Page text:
Gabapentin for facial pain
If you have chronic pain in the face, we might prescribe you a medicine called gabapentin. Chronic pain (also called persistent pain) is long-term pain that lasts for more than 3 months.
Gabapentin (Neurontin®) is used to treat epilepsy, or to treat nerve pain. Nerve pain can be caused by different illnesses, including diabetes and shingles, or it can happen after an injury. Sometimes, gabapentin is used to treat migraine headaches.
You do not need to have epilepsy for gabapentin to help with pain or migraine.
Gabapentin is only available on prescription. Always follow the amount (dose) prescribed by your doctor, and read the leaflet that comes with your medicine.
Taking an unlicensed medicine
The use of gabapentin for treating chronic facial pain is unlicensed. This means that the manufacturer of the medicine has not specified it can be used in this way, but there is evidence that it works to treat this particular condition.
Gabapentin comes as capsules, tablets, or a liquid that you drink.
- People usually take gabapentin 3 times each day.
- Swallow gabapentin capsules and tablets whole with a drink of water or juice. Do not chew them.
- You can take gabapentin with or without food.
Try to space your doses evenly through the day. For example, first thing in the morning, early afternoon and at bedtime.
To prevent side effects, your doctor will start you with a low dose, and then increase it over a few weeks.
When you find a dose that works for you, it will usually stay the same. The maximum dose is 1,200g, 3 times a day, but not everyone needs to take the maximum dose.
How much to take (dose)
|7 to 14
|15 to 21
|22 to 28
If you forget to take the medicine
If you forget a dose, take it as soon as you remember. If it is within 2 hours of the next dose, it is better to leave out the missed dose, and take your next dose as normal.
- Never take 2 doses at the same time.
- Never take an extra dose to make up for a forgotten one.
If you often forget doses, it might help to set an alarm to remind you. You can ask your pharmacist for advice on other ways to help you to remember to take your medicine.
Side effects of gabapentin
Like all medicines, gabapentin can cause side effects in some people, but lots of people have no side effects or only minor ones.
Common side effects
These common side effects happen in more than 1 in 100 people. They're usually mild and go away by themselves.
If these side effects bother you or do not go away, keep taking the medicine, but talk to your doctor:
- feeling sleepy, tired or dizzy
- feeling sick (nausea) or being sick (vomiting)
- getting more infections than usual
- mood changes
- swollen arms and legs
- blurred vision
- dry mouth
- difficulties getting an erection
- weight gain (gabapentin can make you feel hungry)
- memory problems
Serious side effects
Very few people taking gabapentin have serious problems.
Call your GP or go to A&E immediately if you:
- have thoughts of harming or killing yourself (a few people taking gabapentin have had suicidal thoughts, which can happen after only 1 week of treatment)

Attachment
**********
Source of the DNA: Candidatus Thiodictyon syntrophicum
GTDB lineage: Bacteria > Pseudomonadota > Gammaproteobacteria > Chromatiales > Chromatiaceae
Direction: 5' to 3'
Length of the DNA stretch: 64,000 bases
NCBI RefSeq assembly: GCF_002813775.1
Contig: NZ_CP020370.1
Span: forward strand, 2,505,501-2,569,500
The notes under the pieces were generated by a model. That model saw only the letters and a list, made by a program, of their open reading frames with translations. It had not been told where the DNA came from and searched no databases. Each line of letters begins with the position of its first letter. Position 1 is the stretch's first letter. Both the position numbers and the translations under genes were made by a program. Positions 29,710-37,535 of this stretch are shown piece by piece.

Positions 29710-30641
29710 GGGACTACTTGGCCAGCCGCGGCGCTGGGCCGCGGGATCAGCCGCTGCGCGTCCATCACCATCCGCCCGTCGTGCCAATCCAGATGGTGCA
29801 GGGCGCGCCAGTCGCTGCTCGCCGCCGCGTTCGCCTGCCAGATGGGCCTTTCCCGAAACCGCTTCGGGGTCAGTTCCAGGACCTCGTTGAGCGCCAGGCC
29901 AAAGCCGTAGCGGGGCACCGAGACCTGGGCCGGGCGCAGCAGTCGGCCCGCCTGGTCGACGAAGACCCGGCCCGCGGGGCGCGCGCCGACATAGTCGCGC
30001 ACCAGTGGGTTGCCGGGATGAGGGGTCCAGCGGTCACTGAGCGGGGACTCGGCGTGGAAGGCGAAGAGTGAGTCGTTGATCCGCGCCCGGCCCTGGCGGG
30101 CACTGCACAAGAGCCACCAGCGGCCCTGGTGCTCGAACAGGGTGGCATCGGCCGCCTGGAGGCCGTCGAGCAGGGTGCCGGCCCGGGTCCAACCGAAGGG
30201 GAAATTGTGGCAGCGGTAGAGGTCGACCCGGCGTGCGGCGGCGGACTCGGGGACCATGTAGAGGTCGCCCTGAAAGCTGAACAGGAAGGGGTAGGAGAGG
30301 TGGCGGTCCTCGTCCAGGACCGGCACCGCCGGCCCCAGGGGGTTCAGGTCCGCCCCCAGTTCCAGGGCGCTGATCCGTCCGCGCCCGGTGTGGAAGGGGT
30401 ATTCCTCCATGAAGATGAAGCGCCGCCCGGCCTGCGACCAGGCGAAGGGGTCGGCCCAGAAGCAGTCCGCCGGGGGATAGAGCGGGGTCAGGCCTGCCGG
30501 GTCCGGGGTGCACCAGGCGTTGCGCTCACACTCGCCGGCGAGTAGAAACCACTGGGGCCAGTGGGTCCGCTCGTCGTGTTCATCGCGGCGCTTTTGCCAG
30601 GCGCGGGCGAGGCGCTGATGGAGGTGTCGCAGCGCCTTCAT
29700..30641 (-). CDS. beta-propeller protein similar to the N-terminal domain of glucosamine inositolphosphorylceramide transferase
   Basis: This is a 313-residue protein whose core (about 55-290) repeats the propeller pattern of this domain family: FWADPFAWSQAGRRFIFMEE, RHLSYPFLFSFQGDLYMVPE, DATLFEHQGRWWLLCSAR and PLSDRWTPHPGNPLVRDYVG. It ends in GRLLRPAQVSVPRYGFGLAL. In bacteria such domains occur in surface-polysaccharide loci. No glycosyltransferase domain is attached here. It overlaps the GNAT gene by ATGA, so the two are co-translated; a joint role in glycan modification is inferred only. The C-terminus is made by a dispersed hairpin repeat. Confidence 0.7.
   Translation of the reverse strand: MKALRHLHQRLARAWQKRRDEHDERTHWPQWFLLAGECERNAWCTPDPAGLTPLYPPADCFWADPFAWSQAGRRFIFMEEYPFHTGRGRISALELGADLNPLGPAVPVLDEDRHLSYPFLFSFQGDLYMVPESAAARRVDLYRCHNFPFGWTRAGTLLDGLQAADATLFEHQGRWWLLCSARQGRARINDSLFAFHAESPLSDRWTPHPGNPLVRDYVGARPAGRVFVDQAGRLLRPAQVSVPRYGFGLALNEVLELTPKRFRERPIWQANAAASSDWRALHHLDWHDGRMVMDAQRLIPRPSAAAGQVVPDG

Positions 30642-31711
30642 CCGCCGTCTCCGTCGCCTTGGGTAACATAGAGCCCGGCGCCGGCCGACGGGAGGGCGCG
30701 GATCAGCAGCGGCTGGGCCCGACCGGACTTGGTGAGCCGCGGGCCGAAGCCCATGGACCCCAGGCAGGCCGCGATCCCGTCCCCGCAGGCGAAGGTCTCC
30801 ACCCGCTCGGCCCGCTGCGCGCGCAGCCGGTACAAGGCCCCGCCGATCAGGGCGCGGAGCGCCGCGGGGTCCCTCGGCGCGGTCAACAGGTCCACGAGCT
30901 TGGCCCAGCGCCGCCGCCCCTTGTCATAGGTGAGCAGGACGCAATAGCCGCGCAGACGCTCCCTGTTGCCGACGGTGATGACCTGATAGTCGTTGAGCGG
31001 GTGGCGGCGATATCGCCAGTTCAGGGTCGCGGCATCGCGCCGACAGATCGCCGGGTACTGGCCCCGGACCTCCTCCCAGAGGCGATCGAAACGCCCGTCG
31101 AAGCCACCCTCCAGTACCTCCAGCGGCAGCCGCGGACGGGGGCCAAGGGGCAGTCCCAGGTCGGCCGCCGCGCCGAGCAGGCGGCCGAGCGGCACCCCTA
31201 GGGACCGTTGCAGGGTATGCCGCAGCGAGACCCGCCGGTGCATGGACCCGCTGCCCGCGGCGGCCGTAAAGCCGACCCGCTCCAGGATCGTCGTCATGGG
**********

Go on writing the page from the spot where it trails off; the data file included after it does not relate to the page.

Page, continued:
- get yellowing of your skin or whites of your eyes (these might be warning signs of jaundice)
- get unusual bruises or bleeding (these might be warning signs of a blood disorder)
- are feeling sick, being sick, or long-lasting stomach pain (these might be warning signs of an inflamed pancreas)
- have muscle pain or weakness and you're having dialysis treatment because of kidney failure
- are seeing things that are not there (hallucinations)
Serious allergic reaction
In rare cases, it is possible to have a serious allergic reaction to gabapentin.
Call your GP or go to A&E immediately if:
- you get a skin rash that might include itchy, red, swollen, blistered or peeling skin
- you're wheezing
- you get tightness in the chest or throat
- you have trouble breathing or talking
- your mouth, face, lips, tongue or throat start swelling
These are not all the side effects of gabapentin. For a full list see the leaflet inside your medicine packet. You can report any suspected side effect to the UK safety scheme.
Is gabapentin addictive?
There is a risk that you might become dependent on gabapentin. Withdrawal symptoms (nervousness, mood disturbances, flu-like symptoms) have been seen when treatment is stopped suddenly.
If you have been taking gabapentin for a while and want to stop, your hospital doctor or GP will recommend that you reduce your dose slowly to avoid the risk of these effects.
Pregnancy and breastfeeding
Gabapentin is not generally recommended in pregnancy. There is no evidence that it is harmful to an unborn baby but, for safety, pregnant women are usually advised to take it only if the benefits of the medicine outweigh the risks.
Usually, you can breastfeed while taking gabapentin.
Taking gabapentin with other medicines
There usually are no problems if you mixing gabapentin with other medicines.
Some indigestion remedies (antacids) reduce the amount of gabapentin that the body absorbs, so it might not work as well. To stop this happening, take the antacid at least 2 hours before or after your dose of gabapentin.
Your GP will give you a repeat prescription for gabapentin, which you can take to your local pharmacy.
Make sure you ask for your repeat prescription early so that you do not run out of medicine or miss any doses.
Resource number: 4831/VER1
Last reviewed: October 2019
Next review: October 2022